The SEC has proposed a rule intended to prohibit certain material conflicts of interest between those who package and sell asset-backed securities, or ABS, and those who invest in them. According to the SEC, the proposed rule is designed to ensure that those who create and sell asset-backed securities cannot profit by betting against those same securities at the expense of those who buy them.
Proposed Rule 127B would implement the prohibition under Section 621 of the Dodd-Frank Wall Street Reform and Consumer Protection Act, which is codified as Section 27B of the Securities Act of 1933. The prohibition under Securities Act Section 27B applies to both registered and unregistered offerings of ABS.
The proposed rule would prohibit:
- Securitization participants — underwriters, placement agents, initial purchasers, sponsors, or any of their affiliates or subsidiaries …
- of an ABS — including a synthetic ABS …
- for a designated time period — ending on the date that is one year after the date of the first closing of the sale of the ABS …
- from engaging in certain transactions — including effecting a short sale of the securities offered in the ABS transaction or its underlying assets …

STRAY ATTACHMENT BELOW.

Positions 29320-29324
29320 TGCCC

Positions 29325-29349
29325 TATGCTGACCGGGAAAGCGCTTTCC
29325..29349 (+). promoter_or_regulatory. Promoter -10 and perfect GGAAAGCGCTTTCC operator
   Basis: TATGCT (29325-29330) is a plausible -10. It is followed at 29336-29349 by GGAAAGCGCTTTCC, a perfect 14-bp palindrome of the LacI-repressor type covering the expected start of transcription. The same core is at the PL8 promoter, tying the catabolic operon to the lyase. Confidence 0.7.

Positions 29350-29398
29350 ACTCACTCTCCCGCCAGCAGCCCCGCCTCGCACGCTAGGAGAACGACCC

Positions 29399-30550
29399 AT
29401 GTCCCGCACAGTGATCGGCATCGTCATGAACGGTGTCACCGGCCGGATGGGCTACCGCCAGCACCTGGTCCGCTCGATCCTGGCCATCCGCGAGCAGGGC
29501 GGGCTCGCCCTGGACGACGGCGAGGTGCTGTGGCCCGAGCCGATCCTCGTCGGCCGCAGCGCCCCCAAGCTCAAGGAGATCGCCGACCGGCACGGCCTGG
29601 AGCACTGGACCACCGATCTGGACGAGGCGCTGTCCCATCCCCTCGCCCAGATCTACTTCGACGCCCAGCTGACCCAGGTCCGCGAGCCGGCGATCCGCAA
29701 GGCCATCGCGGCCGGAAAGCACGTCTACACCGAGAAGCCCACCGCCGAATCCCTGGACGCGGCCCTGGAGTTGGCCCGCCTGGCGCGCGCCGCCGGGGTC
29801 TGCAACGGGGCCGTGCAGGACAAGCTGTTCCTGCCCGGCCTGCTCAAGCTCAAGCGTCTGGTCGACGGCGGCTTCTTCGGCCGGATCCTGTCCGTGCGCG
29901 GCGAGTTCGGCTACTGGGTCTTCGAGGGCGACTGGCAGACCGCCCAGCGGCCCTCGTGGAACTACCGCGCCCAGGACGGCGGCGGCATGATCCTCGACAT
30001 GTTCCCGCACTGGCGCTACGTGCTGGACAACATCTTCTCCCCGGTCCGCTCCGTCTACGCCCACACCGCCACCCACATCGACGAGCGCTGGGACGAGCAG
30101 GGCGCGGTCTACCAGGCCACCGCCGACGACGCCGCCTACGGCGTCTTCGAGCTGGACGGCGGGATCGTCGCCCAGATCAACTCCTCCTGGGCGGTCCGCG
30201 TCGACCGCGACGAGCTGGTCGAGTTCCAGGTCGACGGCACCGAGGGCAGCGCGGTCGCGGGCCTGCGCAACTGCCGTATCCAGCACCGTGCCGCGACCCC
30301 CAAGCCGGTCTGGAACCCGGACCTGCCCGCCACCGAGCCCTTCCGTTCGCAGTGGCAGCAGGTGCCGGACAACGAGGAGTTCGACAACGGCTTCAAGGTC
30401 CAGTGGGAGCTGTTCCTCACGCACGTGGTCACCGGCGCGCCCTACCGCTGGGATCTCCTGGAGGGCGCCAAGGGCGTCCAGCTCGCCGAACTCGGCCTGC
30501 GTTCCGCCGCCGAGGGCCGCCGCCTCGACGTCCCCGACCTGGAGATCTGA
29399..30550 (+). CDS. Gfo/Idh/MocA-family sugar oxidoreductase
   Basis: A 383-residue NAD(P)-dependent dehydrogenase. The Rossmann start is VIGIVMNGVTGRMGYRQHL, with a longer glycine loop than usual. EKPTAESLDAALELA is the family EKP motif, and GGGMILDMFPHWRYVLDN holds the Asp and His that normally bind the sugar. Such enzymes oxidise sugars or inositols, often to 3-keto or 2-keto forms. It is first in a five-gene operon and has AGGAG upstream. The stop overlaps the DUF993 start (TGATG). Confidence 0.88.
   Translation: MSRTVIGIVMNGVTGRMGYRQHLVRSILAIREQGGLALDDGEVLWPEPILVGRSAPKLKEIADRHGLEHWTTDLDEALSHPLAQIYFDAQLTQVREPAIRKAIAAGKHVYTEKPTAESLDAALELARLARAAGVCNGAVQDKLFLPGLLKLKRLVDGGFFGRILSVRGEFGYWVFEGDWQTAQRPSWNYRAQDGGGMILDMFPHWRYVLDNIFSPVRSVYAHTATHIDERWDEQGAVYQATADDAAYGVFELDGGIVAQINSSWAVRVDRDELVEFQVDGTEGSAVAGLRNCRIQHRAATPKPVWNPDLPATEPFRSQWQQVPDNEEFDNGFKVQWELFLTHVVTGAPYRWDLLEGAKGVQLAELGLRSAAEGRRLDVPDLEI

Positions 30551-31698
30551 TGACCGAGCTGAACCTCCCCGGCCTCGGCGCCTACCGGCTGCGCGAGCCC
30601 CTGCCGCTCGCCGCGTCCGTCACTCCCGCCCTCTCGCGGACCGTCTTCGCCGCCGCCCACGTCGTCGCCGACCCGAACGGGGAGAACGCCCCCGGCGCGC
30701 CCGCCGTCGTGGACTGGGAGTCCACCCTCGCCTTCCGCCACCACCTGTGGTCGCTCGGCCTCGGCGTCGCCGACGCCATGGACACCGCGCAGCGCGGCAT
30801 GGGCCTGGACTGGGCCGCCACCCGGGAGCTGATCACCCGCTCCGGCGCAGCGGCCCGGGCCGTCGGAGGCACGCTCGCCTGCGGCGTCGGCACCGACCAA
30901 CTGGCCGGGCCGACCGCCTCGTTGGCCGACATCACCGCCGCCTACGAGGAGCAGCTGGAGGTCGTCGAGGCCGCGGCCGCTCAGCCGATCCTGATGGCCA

- that would involve or result in any material conflict of interest — with respect to any investor in a transaction arising out of such activity.
A transactions involves a material conflict of interest if:
- a securitization participant would benefit directly or indirectly from the actual, anticipated or potential
- adverse performance of the asset pool supporting or referenced by the relevant ABS,
- loss of principal, monetary default or early amortization event on the ABS, or
- decline in the market value of the relevant ABS (i.e., a “short transaction”); or
- a securitization participant, who directly or indirectly controls the structure of the relevant ABS or the selection of assets underlying the ABS, would benefit directly or indirectly from fees or other forms of remuneration, or the promise of future business, fees, or other forms of remuneration, as a result of allowing a third party, directly or indirectly, to structure the relevant ABS or select assets underlying the ABS in a way that facilitates or creates an opportunity for that third party to benefit from a short transaction.
In addition to the above, there must be a “substantial likelihood” that a “reasonable” investor would consider the conflict important to his or her investment decision (including a decision to retain the security or not).
As required by the Dodd-Frank Act, the proposed rule would exempt from the conflict of interest prohibitions risk-mitigating hedging activities, liquidity commitments, and bona fide market-making.
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